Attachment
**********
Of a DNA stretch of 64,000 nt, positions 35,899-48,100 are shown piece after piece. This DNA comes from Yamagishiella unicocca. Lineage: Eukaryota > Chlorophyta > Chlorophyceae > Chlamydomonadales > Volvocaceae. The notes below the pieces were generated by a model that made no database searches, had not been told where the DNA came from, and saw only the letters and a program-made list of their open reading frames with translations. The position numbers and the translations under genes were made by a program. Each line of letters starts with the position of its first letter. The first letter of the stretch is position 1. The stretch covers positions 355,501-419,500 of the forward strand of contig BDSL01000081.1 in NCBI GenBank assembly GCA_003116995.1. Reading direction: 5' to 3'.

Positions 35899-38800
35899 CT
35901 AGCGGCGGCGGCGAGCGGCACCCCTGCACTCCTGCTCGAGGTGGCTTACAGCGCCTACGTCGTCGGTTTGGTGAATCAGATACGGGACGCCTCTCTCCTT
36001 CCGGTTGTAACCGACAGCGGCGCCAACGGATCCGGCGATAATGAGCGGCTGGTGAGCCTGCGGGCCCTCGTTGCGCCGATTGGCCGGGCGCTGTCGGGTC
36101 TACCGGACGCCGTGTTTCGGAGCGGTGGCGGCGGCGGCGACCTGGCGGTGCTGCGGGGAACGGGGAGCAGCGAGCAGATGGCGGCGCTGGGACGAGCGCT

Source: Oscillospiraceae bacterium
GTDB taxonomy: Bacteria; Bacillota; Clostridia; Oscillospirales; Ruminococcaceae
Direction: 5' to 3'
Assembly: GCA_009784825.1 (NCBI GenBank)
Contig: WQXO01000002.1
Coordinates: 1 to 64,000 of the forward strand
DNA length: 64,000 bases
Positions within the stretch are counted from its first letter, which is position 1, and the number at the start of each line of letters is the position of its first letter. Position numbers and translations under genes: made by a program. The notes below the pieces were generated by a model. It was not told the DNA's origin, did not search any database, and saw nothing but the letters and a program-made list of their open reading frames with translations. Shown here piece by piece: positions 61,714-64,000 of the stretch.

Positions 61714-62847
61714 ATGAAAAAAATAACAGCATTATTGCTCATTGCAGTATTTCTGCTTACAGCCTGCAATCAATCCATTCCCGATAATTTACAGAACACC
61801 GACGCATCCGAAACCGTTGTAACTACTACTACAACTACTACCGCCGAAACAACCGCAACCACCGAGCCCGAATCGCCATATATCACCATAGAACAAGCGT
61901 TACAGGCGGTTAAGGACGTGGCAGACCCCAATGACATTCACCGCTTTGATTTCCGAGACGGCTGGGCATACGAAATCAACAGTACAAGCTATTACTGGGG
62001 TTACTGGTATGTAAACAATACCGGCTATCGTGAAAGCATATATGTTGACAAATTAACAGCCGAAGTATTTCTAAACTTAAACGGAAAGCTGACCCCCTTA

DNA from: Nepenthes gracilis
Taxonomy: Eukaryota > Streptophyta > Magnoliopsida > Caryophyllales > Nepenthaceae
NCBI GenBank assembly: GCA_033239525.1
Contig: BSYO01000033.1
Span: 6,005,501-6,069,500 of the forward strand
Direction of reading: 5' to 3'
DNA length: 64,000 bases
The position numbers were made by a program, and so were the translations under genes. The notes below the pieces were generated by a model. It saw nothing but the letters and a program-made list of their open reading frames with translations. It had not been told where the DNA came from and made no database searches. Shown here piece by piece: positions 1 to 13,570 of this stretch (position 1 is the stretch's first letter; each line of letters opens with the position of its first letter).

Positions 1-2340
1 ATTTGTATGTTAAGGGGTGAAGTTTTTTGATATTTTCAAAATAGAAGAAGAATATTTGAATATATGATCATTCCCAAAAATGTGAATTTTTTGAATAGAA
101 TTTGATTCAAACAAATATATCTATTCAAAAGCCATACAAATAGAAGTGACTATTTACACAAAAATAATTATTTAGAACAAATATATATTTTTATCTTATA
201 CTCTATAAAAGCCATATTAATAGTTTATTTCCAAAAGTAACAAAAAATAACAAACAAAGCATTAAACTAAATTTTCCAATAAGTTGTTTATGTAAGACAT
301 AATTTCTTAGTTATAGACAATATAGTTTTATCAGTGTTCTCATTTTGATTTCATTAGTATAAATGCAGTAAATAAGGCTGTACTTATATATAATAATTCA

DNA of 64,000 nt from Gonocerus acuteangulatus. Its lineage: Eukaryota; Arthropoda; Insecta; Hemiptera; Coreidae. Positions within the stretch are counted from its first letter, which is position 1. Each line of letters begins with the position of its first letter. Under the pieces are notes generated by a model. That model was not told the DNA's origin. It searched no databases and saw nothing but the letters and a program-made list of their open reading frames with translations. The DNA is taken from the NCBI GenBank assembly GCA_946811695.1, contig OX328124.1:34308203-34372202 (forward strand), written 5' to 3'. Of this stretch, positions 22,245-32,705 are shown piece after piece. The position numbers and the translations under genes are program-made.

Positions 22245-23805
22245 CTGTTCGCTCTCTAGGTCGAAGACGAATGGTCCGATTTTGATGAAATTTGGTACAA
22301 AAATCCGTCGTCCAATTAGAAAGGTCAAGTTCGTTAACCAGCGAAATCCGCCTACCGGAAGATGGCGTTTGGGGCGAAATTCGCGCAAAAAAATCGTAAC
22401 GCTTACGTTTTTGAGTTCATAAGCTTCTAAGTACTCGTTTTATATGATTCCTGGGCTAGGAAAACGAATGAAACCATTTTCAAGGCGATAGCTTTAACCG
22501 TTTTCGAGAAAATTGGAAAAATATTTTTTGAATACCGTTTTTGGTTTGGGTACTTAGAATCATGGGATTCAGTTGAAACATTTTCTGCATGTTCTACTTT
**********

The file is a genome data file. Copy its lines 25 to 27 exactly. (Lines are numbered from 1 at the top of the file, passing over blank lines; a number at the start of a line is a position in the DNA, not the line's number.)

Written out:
Direction of reading: 5' to 3'
DNA length: 64,000 bases
The position numbers were made by a program, and so were the translations under genes. The notes below the pieces were generated by a model. It saw nothing but the letters and a program-made list of their open reading frames with translations. It had not been told where the DNA came from and made no database searches. Shown here piece by piece: positions 1 to 13,570 of this stretch (position 1 is the stretch's first letter; each line of letters opens with the position of its first letter).